JH: Throughout the COVID-19 pandemic, fairs have experimented with many changes to keep things safe, enjoyable, and profitable. As we begin to come out of the pandemic, what recent changes to art fairs do you think are going to stick around?

JB: The first thing to say about that is that people are overjoyed to go to events in person. After twenty months of looking at art online, collectors are eager to sit in a chair they may be contemplating buying or feeling the texture of a ceramic in their hands. Of course here in New York, vaccinations will be mandatory and I believe that will be true for a long time. And maybe a little less hugging…

JH: What are your thoughts on the rise of 3D virtually rendered "walkthrough" fairs?

JB: Twenty months ago, the virtual showrooms were a great idea. They gave us a way of staying in touch with what was happening in the design world. But over so much time, there was a growing fatigue for looking at things virtually. I think it remains easier to look at art than design; if you’re buying a couch or a dining table, you really want the tactile experience. It’s human nature to want what we can’t have and now people are doubly excited to come and have the actual, rather than virtual experience.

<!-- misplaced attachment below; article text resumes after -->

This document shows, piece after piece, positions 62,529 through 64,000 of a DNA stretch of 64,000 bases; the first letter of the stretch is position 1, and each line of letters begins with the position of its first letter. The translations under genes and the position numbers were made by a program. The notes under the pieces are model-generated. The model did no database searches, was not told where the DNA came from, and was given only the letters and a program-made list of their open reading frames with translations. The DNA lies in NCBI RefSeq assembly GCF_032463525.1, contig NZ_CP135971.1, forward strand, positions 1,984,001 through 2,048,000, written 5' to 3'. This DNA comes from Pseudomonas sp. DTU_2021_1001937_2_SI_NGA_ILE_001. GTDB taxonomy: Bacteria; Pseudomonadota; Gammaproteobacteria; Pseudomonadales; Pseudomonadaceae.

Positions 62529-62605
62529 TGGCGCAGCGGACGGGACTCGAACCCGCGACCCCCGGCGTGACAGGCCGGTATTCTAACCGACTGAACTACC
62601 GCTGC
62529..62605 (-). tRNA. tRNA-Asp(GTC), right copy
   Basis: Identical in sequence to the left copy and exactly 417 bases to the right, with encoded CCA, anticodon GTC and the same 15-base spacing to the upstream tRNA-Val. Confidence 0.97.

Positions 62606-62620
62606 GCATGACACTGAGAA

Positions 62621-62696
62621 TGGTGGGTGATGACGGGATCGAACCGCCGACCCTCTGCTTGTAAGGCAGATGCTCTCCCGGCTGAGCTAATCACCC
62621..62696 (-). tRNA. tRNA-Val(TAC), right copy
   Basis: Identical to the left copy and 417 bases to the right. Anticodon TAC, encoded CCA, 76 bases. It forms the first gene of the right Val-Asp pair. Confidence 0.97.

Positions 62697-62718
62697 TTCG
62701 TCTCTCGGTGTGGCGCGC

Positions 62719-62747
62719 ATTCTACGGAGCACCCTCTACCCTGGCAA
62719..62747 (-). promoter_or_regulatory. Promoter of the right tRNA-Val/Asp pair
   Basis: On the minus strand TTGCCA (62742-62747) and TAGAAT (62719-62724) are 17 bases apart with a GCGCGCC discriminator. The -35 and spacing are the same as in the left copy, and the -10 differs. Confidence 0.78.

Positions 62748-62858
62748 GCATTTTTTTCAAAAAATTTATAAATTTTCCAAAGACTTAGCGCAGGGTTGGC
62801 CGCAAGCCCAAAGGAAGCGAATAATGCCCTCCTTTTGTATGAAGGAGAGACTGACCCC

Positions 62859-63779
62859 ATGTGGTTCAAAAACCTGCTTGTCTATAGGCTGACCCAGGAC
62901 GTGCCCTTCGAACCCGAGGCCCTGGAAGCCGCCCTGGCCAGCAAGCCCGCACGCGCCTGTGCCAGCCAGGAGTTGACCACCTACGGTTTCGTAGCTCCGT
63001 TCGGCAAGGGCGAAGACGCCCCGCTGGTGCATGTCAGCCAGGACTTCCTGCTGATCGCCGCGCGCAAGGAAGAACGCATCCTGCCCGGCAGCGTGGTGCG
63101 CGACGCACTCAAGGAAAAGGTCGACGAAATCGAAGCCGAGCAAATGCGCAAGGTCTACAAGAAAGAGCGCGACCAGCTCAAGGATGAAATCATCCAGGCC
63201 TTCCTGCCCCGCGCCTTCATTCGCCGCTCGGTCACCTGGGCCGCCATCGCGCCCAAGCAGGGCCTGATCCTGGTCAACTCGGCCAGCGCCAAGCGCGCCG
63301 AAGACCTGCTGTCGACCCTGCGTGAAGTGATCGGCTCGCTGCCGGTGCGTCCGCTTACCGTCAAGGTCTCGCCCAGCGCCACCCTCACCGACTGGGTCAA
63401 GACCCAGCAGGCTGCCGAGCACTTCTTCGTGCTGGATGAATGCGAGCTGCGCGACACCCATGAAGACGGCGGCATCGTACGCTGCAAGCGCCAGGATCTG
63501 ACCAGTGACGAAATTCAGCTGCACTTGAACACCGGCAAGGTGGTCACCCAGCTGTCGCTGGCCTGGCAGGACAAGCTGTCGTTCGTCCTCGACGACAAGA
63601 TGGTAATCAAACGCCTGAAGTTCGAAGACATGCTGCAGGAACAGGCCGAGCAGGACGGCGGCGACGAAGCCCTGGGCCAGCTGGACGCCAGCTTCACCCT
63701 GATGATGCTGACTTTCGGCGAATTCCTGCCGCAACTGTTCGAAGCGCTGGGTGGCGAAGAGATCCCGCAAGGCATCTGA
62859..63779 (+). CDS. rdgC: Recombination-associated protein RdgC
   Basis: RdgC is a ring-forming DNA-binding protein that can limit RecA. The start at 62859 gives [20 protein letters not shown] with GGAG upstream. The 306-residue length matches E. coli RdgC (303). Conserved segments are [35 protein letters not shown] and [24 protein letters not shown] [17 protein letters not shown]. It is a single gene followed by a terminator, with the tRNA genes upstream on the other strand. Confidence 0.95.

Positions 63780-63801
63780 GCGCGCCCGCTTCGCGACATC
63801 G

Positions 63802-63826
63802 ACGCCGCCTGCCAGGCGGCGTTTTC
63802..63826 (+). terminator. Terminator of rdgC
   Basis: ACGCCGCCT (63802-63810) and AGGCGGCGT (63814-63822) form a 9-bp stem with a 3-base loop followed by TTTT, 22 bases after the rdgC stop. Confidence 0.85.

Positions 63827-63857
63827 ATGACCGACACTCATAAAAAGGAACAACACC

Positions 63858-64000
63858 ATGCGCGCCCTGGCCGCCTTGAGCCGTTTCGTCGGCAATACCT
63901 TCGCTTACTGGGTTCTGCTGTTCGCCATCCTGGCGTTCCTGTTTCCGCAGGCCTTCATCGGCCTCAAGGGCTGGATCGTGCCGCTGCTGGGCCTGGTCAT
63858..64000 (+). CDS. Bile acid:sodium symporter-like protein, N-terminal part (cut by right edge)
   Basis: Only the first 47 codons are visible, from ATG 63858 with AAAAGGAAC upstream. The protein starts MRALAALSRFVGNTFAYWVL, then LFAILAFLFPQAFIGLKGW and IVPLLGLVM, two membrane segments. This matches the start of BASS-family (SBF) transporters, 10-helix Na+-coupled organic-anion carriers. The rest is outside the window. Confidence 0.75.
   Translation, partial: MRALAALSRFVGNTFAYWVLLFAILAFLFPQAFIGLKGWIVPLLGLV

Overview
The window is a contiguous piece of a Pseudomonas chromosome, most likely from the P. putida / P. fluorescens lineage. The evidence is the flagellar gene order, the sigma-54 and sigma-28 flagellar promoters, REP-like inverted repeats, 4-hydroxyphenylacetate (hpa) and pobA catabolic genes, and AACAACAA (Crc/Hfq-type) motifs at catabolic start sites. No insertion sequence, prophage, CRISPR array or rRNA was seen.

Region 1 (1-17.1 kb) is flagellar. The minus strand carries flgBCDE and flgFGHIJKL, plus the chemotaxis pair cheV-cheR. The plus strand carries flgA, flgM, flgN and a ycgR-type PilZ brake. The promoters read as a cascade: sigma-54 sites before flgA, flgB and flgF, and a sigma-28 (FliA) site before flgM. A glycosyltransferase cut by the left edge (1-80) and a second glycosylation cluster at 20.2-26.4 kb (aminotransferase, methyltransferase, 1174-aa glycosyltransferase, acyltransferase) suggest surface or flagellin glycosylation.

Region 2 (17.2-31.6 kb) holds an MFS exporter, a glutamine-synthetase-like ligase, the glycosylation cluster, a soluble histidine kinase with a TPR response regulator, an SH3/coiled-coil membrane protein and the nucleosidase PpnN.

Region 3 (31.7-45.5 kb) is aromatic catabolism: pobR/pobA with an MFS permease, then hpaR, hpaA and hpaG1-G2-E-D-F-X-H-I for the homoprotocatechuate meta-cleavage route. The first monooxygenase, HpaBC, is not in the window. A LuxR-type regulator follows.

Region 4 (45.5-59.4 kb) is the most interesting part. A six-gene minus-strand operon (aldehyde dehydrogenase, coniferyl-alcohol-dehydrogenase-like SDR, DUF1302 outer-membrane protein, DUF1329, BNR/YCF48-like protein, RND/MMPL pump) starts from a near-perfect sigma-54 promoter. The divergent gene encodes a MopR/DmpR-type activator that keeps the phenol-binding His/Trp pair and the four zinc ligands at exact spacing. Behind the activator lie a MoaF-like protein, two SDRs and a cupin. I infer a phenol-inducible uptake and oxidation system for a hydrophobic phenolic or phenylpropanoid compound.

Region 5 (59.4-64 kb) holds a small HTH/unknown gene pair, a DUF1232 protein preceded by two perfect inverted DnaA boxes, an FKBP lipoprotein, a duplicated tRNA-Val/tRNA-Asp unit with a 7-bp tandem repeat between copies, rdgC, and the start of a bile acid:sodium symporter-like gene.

JH: What has been the response by galleries and collectors to returning to a physical fair?

JB: Both dealers and collectors are just thrilled to be coming back. Many of these galleries haven’t done a fair in two years, so this is their first opportunity to exhibit in a public arena. They are all putting their best foot forward with the material they are bringing.  And, equally important, they’re excited to engage with collectors and create a dialog about their experiences during COVID and making plans for a future that includes personal contact.

Provided by Salon Art + Design

Andre Arbus. Gilt wood armchair with adjustable back, turned stretchers, and original caning on the seat, back and arms. The head rest with swan head details on either side. Raised on low square bronze feet. French, c. 1950. Liz O'Brien.